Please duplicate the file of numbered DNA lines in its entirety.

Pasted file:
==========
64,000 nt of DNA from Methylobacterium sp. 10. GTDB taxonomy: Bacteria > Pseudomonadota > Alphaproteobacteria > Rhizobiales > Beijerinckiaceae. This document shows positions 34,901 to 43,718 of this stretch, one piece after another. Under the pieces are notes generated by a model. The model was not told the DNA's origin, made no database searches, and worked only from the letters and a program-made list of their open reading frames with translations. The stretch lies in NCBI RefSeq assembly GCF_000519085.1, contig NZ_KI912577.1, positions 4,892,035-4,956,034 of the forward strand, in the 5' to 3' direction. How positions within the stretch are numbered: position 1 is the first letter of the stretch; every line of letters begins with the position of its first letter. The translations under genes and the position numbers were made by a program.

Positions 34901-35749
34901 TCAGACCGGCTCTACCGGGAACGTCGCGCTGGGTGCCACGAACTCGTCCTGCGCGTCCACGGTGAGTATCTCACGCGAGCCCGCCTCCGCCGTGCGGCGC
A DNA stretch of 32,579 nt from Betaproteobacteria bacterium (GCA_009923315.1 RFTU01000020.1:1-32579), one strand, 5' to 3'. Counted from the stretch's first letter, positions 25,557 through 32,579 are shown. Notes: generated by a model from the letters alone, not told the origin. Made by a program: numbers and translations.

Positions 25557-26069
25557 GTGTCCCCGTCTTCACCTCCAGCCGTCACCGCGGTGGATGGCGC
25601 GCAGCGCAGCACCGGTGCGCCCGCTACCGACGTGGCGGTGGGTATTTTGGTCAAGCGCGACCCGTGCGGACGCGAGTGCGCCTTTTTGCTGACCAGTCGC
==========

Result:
64,000 nt of DNA from Methylobacterium sp. 10. GTDB taxonomy: Bacteria > Pseudomonadota > Alphaproteobacteria > Rhizobiales > Beijerinckiaceae. This document shows positions 34,901 to 43,718 of this stretch, one piece after another. Under the pieces are notes generated by a model. The model was not told the DNA's origin, made no database searches, and worked only from the letters and a program-made list of their open reading frames with translations. The stretch lies in NCBI RefSeq assembly GCF_000519085.1, contig NZ_KI912577.1, positions 4,892,035-4,956,034 of the forward strand, in the 5' to 3' direction. How positions within the stretch are numbered: position 1 is the first letter of the stretch; every line of letters begins with the position of its first letter. The translations under genes and the position numbers were made by a program.

Positions 34901-35749
34901 TCAGACCGGCTCTACCGGGAACGTCGCGCTGGGTGCCACGAACTCGTCCTGCGCGTCCACGGTGAGTATCTCACGCGAGCCCGCCTCCGCCGTGCGGCGC
A DNA stretch of 32,579 nt from Betaproteobacteria bacterium (GCA_009923315.1 RFTU01000020.1:1-32579), one strand, 5' to 3'. Counted from the stretch's first letter, positions 25,557 through 32,579 are shown. Notes: generated by a model from the letters alone, not told the origin. Made by a program: numbers and translations.

Positions 25557-26069
25557 GTGTCCCCGTCTTCACCTCCAGCCGTCACCGCGGTGGATGGCGC
25601 GCAGCGCAGCACCGGTGCGCCCGCTACCGACGTGGCGGTGGGTATTTTGGTCAAGCGCGACCCGTGCGGACGCGAGTGCGCCTTTTTGCTGACCAGTCGC